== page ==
My two main concerns aside from boats were bathrooms and food. Actually, these are my concerns for life: boats, bathrooms, and food. I’m happy to report there’s a bathroom as soon as you disembark in the building that has the art gallery. There are also bathrooms that are trailers with stalls and not singular portapotties. I’m also happy to report that food trucks is where it’s at. I have issues ordering from counters, and luckily, I found a truck that was more of a cart and I could order at eye level. The salad I got was heavenly. I also purchased a cup of water for $2, but there were two limes in it, making the purchase worth it.

The poetry was a great plan. I listened to a group called Camperdown whose readings I’ve gone to online. I also listened to a chunk of the Red Wheelbarrow Poets, a group BMc is associated with. I heard a bunch more in the background because there were three stages of poetry all day plus an open mic. Not on a stage was a fun performance at the Walt Whitman Initiative table, which was my favorite poetry of the day because it was more than being at a mic but it was poetry in yo face.  

That’s also where I met in person for the first time someone I’ve known online through Walt Whitman Birthplace Association since I’ve been working with them. It makes sense that I’d meet him at a Walt Whitman booth, but to meet in a place that requires three methods of transportation is kind of funny. Then again, that seems very Whitmanian.

I also listened to Terrance Hayes and some of Deborah Landau, the two headliners for Sunday. That was the only time I felt like the entire festival quieted down.

The booths I hit up for some fun writing chatter:

The National Association for Poetry Therapy – this is a real thing and it makes me happy.

Nine Cloud Journal and the Queens Poets – I ran into a few poets I know from Queens, met some new poets from Queens, and bought some Queens poetry.

Sarah Lawrence College – I got professorial for a bit. They have a speculative writing track, and I’m all about that.

Squidbath – Old photos plus typewriter quotes plus stitching equals magic, and I have a piece hanging on my wall in front of me as I type this.

I also ran into Sarah Kain Gutowski whose name I recognized and we had one of those conversations trying to place each other’s names and faces. She had a booth that showcased a poetry and visual art project she’s been working on, which was stellar. Then we both remembered that I’d read for her students a few years back, and that conversation turned a bit towards how Fall 2021 is going to be as nutty as this past academic year has been.

Then I found the table for the Poetry Brothel and wanted to purchase one of everything. I found my necklace by Madame Tallulah and wore it for the rest of the day.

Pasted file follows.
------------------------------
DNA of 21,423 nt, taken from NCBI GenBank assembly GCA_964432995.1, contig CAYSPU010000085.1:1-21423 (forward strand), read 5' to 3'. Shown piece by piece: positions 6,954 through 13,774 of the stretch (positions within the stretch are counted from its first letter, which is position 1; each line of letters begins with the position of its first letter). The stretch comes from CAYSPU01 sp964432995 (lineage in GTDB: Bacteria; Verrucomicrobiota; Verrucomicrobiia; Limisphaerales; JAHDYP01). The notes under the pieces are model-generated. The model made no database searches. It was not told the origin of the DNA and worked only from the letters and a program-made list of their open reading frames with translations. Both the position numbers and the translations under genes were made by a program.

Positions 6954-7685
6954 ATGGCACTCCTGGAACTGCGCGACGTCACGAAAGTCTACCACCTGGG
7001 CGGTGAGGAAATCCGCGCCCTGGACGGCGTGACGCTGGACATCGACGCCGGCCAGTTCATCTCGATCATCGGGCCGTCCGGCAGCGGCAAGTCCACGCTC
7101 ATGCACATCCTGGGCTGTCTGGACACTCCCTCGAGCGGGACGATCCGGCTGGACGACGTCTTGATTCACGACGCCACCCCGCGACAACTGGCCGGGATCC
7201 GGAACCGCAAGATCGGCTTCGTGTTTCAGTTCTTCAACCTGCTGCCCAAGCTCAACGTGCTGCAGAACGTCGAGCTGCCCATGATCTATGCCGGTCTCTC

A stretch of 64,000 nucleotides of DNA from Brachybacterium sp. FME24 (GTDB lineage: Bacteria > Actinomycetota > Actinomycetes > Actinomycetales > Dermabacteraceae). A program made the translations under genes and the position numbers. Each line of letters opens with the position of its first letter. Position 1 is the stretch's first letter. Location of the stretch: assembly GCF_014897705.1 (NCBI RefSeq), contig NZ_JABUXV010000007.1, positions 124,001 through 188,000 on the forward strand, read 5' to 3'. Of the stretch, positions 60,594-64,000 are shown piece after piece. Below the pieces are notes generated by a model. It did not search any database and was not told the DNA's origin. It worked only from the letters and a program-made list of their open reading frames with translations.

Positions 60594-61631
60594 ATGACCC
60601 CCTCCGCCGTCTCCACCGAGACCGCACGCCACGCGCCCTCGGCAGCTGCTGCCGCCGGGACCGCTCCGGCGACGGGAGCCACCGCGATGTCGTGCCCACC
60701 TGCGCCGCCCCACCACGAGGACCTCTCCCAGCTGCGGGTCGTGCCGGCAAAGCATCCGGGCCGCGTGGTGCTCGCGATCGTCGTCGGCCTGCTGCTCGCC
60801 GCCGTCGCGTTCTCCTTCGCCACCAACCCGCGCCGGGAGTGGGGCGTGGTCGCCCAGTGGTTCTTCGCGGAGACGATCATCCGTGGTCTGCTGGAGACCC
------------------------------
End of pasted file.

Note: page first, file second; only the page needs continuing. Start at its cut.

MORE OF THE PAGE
I also bought a tiny book by Michele Rosenthal called Smaller Than Life because it made my heart happy.

My most favorite activity of the day was the Poetry Labyrinth. You take a rock with a word on it. You walk around the brick labyrinth. You sit down. You write a poem. You can keep the rock or put it back. You can keep the poem or hang it up. I want this in my backyard. If I weren’t spatially challenged, I could probably make one.

The other most favorite part were the views. Like, I’ve seen the Statue of Liberty before, but from this island, it’s brand new. I’ve sailed on the Sea Streak into the port at sunset, but it looks surreal once more from this angle. The city is enchanting with all its history and all its words.

Then I got really excited when BMc offered to drive me home, so excited that I forgotten I parked my car at the train station that morning and then couldn’t figure out where my car was until after I got into my jammies and put on my acne medication that looks like clay and then called my mom to see if she could take me to get my car and I’m 42 and you’re welcome.

Go Van Gogh Go

A family friend gifted my little fam tickets to see the Van Gogh Exhibit. The tickets were for a Saturday morning. My mom hadn’t been in the city since the end of 2019, which is super weird because she’s a city girl. Here was the perfect opportunity to jump back in.

With luggage for one night, we headed in by train. My instincts to make sure she enjoyed herself consisted of my scolding my mom to not suddenly stop in the middle where people were walking and to not walk near gates that could make her fall over. I’m a bag of fun. She didn’t mind, however, because she did not fall and did not get crushed by the crowd due to my instructions.

The hotel was fine in the way that pandemic hotels are fine. They had no amenities, but the bellhop gave us water when we entered. He was the only person I liked at the hotel. He got a tip. Everyone else pretty much was not up to usual hotel-friendliness. When we got to the room, my mom decided to take a break for a while, and I decided to go outside for a while.

I had no plan. I was in the middle of the city and didn’t know what to do. As we all know, public art is my jam, so I headed over to City Hall Park. There was public art! I made my way around and through the park, taking in the public art, giddy and gleeful to be looking at the art that was public. See? I am a bag of fun!

The Brooklyn Bridge kept showing up at every turn, so I was like, Hmm, maybe I’ll check out that bridge. First, I got a tea from Starbucks because I was thirsty and had nothing to drink because I’d had no plan. Starbucks was super loud, and I’d ordered with a mask on, and I wound up getting the wrong tea. I sipped it anyway because I was thirsty and needed to be hydrated for this walk I was now taking across the bridge. Yes, that’s right, I got to the bridge and kept walking, and now I was in it.